Optimism about returns is not a good idea when saving for retirement: Here’s why – Economic Times


The path to meeting all your financial goals lies in evaluating how much you need and not assuming very high returns.

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How can you make more money out of your investments? There are many, many answers to this question, but only two sure-shot ones. One, invest more; and two, give it more time. Preferably, do both. To some people, this must be sounding like a joke, or worse still, a mocking answer. But it’s absolutely true. These are my personal solutions, the ones that will always work. I know that investment analysts are always supposed to come up with some magical technique, some combination of investment types and timings that will create some unlikely miracle like, for example, turn Rs 20,000 a month for 10 years into Rs 1 crore. Way too many people are looking for answers to questions like that.

However, some things can’t be done. Actually, the real problem is that this is not an intellectual exercise. At the end of that time, there is some real-life goal that has to be met by the savings. However, having an over-optimistic calculation just encourages people to save less. The reality is that we have no clue about what will happen. Everything that anyone says, whether an individual investor or an investment analyst like me or anyone else, is just a projection of assumptions and past trends. After 16 months of the virus, surely that’s obvious.

The correct thing to do is not to look for a more accurate prediction involving a higher return investment, but to realise that accuracy is not possible. What is the way around this? To appreciate that the unexpected will almost definitely happen. Moreover, surprises are overwhelmingly more likely to be negative than positive. To have more, save more, and save for longer. The biggest problem is that the overwhelming mass of people don’t save, or don’t save enough. Whatever they do save, they do it without real awareness, without projecting into the future, and thus without triggering the thought process that would lead them to save more and save better. In fact, all of us in the investment media are culpable because we try to focus so much on where to invest. This sends out a subconscious message that if your savings are not growing to some level that you want them to, then the way to solve that is to find a better investment. This is the dominant theme in all investment media and in all questions that savers ask about money. However, the true answer often lies in the fact that most savers don’t save enough.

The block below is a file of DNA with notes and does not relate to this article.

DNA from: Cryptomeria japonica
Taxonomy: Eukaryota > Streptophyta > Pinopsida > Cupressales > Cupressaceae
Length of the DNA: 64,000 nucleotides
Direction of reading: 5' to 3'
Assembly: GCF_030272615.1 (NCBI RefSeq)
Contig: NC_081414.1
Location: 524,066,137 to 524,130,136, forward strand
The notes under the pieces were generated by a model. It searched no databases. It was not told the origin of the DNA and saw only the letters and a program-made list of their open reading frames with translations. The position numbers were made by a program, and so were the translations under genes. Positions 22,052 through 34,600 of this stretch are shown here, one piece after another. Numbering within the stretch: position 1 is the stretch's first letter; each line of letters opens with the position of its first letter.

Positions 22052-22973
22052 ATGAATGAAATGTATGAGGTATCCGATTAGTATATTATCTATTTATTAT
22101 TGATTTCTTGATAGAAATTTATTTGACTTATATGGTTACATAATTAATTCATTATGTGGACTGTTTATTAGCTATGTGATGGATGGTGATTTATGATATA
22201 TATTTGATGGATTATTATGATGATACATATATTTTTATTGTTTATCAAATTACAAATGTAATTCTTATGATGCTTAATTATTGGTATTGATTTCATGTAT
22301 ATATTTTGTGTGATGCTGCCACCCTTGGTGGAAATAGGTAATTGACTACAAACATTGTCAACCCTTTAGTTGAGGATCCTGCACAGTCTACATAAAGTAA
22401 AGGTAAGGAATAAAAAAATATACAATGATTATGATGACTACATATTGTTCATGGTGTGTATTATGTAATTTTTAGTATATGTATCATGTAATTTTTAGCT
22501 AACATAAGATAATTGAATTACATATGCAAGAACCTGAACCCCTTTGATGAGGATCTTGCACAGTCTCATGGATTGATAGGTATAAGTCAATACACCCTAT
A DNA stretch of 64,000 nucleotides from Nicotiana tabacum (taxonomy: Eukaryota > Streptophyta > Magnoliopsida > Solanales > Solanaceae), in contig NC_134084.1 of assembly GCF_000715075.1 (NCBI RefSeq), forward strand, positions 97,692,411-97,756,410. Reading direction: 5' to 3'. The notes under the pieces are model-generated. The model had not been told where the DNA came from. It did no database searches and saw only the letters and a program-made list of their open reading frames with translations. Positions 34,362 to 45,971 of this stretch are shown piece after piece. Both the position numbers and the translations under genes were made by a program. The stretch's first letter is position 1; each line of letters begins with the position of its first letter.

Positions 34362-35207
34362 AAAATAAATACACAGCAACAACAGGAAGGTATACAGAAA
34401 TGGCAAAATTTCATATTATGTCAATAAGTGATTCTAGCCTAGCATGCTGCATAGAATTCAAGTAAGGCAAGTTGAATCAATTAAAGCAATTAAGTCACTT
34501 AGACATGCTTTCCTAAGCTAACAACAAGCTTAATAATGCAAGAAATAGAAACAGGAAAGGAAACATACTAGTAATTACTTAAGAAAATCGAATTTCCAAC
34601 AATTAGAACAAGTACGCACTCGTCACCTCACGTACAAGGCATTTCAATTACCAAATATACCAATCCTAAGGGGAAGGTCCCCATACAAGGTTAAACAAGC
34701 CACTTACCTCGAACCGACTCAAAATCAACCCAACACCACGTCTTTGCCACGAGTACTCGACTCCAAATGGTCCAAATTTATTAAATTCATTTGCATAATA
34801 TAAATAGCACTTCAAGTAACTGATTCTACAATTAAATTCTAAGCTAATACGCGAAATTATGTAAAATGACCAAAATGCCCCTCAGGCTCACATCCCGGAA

What’s making this worse is longer life spans. In India, life expectancy at the age of 60 is now 17.8 years. As recently as 1990, this was 14.8 years. That large a change in the average means that some people— especially those with access to better nutrition and healthcare—are living a lot longer. We can see this around us. It’s very likely that this trend will continue. The flipside is that your retirement kitty may have to last 25 or 30 years. To do this, your savings will have to earn better returns, which, as we’ve seen is likely to be a challenge. Even if they can there is no alternative to saving more.

Most people just save whatever they can, or they save some arbitrary number driven by tax-saving needs. Instead, we’ll have to start projecting future needs and projecting backward from there to see how much we need to save. The best thing to do is to be pessimistic in these calculations— assume that needs will be higher and returns lower. This is not easy to do actually. The human mind (at least the mind of the kind of humans who invest!) gravitates towards optimism. Optimism is a great quality, but not while you are projecting your investment returns into the far future.

Also Read: Millennials don’t save, buy a house like older generation: Here’s why

(The author is CEO, Value Research)

(Disclaimer: The opinions expressed in this column are that of the writer. The facts and opinions expressed here do not reflect the views of www.economictimes.com.)

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